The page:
I was raised Catholic, but definitely in a more liberal fashion (i.e., my parents rarely attend church, usually just on Christmas and Easter). I was thinking that maybe many of you chose this kind of university because you come from homes that live the word of Christ in a strong way, so maybe you guys don't mind all the rules. Personally, however, had I chosen a school even half as strict as ORU, I probably would have wound up transferring somewhere more liberal if not expelled first. ;o)

If you made it this far, thanks for taking the time to read it through and reply. My personal journal is friends-only, but if you want to add me I will add you back. Just be warned that I tell all in my journal. :o)


[User Picture]From: glori
2005-02-25 05:01 am (UTC)
Good questions! My mom went to Manchester College in Ohio, also a Church of the Brethren college. Have you heard of that one?

I graduated in '99, so I'm a little out of the loop, but not too much. I've heard some things have changed, (like boys now have a curfew, but girls can now wear pants) but the spirit of the law is still there.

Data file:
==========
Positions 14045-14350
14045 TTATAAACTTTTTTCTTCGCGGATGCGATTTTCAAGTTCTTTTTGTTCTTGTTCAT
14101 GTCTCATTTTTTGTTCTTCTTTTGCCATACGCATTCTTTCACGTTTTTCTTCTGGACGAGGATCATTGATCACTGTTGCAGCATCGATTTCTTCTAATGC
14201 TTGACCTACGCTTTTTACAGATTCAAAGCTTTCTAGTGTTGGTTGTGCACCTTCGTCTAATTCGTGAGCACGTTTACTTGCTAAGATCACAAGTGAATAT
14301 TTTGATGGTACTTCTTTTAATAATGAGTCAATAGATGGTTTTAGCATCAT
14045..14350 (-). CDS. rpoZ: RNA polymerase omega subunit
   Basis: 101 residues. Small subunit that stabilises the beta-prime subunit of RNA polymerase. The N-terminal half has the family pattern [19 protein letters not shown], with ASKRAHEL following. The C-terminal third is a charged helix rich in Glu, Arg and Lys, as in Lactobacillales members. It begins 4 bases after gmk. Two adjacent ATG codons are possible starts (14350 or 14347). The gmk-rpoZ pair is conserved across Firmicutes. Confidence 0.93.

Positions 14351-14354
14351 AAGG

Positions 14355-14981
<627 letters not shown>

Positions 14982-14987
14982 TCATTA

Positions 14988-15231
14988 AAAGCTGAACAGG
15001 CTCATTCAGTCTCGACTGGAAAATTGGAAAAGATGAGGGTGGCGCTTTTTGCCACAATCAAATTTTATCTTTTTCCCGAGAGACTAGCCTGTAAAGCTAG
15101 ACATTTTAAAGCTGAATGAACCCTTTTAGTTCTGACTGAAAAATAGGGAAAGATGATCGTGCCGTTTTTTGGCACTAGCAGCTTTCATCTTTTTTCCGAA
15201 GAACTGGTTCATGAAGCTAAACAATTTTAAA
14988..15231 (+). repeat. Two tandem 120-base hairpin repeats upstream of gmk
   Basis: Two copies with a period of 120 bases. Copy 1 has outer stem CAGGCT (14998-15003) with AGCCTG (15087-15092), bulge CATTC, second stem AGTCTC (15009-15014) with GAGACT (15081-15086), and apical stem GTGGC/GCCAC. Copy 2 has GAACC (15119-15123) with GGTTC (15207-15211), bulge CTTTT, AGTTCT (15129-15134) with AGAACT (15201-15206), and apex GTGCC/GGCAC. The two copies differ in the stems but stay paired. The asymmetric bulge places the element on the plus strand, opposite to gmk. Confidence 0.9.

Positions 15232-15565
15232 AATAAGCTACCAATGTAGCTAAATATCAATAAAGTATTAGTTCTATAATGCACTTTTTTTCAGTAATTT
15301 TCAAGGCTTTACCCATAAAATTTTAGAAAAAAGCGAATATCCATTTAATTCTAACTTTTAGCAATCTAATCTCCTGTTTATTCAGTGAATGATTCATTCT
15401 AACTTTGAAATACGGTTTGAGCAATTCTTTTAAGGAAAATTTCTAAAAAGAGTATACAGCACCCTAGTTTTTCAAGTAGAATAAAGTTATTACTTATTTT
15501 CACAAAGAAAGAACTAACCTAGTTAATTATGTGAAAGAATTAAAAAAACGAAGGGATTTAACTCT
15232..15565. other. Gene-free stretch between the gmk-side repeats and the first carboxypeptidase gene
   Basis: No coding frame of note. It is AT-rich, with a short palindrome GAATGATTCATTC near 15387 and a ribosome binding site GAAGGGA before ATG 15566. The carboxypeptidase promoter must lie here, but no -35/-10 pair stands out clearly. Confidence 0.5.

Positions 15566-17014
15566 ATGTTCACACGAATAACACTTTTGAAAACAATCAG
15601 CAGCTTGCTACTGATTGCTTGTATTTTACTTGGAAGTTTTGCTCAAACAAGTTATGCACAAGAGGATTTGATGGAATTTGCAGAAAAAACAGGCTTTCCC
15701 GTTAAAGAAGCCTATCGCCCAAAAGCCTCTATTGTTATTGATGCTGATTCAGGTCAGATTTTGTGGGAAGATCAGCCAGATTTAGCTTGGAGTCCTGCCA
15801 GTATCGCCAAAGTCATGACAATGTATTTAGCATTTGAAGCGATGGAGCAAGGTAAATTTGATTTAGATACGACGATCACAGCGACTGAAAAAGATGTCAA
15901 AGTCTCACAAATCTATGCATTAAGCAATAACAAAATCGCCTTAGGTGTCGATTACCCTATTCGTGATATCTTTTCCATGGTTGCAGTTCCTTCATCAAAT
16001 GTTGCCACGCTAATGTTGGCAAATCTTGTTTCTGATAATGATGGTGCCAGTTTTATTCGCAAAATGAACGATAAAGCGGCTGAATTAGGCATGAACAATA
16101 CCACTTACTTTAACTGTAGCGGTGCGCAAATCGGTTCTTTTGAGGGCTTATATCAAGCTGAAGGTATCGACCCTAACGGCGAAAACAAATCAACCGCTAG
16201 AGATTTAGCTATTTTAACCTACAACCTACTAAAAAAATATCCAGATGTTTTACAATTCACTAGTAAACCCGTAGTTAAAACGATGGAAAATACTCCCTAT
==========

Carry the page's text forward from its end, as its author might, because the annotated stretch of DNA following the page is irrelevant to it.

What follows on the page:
I would venture to say that not a lot of people enjoy the rules. Who really wants restrictions? We protested, complained, and fought. It is not for everybody.

Like you were saying with your school's dry campus policies not being followed, many at ORU do as they please off campus. Yes, there are lots of rules, and ORU may sound restrictive, but the students here are just like you. I look at schools even more conservative than ORU and I wonder how they get along. Only when I get outsider's perspectives, such as yours, do I realize that ORU is strict. I guess I got used to the lifestyle.